Cooking is medicine...
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...and it does not have to be a time consuming chore.
It’s easy to feel overwhelmed and fed up by the swirling cloud of conflicting nutrition advice and claims these days, by health conditions we or loved ones may be struggling with, or just by the seeming lack of time to address any of it.
But the good news is that simply cooking and eating at home increases positive health outcomes, life expectancy, likelihood that our youth will eat and be healthier as adults, and more.
Studies show that:
When we dine out at restaurants, we consume meals with 50% more calories, fat, and sodium than when we prepare meals at home.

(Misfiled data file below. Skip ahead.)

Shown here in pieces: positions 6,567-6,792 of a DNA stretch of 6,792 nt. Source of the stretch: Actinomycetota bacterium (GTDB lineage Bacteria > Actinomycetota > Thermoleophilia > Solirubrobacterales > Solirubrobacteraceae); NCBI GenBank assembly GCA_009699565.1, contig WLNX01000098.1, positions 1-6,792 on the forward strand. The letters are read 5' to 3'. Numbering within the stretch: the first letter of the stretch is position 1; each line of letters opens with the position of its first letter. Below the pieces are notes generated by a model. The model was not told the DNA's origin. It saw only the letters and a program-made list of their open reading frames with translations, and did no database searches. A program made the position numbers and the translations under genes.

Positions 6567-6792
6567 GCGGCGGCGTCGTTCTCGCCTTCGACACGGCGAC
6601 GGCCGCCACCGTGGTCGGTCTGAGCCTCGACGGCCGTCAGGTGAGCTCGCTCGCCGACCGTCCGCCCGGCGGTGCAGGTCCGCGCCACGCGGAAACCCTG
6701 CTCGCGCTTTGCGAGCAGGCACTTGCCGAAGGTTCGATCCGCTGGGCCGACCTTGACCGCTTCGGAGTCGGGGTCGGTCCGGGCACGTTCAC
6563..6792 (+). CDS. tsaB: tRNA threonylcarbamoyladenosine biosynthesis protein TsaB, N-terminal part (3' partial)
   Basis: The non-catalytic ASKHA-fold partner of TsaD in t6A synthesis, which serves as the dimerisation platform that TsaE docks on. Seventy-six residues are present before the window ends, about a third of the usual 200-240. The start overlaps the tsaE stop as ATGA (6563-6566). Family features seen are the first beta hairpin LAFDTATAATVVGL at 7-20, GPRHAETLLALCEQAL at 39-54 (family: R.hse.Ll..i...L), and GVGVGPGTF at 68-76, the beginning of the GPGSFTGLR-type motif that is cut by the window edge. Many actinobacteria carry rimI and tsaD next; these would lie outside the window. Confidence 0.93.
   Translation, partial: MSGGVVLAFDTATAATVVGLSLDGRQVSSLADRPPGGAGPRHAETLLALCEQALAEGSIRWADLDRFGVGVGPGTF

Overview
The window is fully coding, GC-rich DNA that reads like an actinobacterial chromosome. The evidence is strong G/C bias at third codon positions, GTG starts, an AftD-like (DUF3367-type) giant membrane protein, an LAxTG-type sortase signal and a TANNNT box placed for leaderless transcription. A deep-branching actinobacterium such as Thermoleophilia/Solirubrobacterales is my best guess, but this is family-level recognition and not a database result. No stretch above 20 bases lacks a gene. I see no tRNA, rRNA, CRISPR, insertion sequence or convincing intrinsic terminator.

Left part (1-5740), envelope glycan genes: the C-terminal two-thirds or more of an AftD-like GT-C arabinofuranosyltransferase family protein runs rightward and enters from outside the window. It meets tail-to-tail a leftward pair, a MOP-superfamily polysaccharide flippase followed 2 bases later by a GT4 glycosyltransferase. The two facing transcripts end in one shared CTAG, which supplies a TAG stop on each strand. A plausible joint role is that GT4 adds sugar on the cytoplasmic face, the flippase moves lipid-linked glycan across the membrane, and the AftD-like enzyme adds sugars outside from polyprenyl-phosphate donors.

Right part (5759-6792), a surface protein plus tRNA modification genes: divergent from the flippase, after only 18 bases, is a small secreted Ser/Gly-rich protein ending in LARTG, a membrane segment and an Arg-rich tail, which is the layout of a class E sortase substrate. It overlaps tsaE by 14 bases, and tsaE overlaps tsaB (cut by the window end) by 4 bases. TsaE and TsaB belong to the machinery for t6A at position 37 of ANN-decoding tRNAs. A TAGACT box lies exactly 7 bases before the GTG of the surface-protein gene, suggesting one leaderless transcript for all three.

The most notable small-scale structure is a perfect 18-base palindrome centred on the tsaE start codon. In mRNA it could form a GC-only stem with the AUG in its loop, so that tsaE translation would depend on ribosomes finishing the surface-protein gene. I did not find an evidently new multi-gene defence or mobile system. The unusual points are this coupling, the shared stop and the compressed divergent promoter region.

We can alter the behavior of our genes at the molecular level by what we eat.
Cooking at home could enhance our lifespan. After following a group of 1,880 men and women over age 65, researchers found that people who cook up to five times a week were 47% more likely to still be alive after 10 years, according to a 2012 study in Public Health Nutrition.
Teens who have regular family meals have a higher daily intake of vegetables, fiber, vitamins, and minerals than their peers who have less frequent family meals. And those who take part in food preparation are more likely to enjoy cooking in their adulthood, and they have healthier diets, including higher intakes of fruits and vegetables and lower intakes of sugar-sweetened beverages and fast food.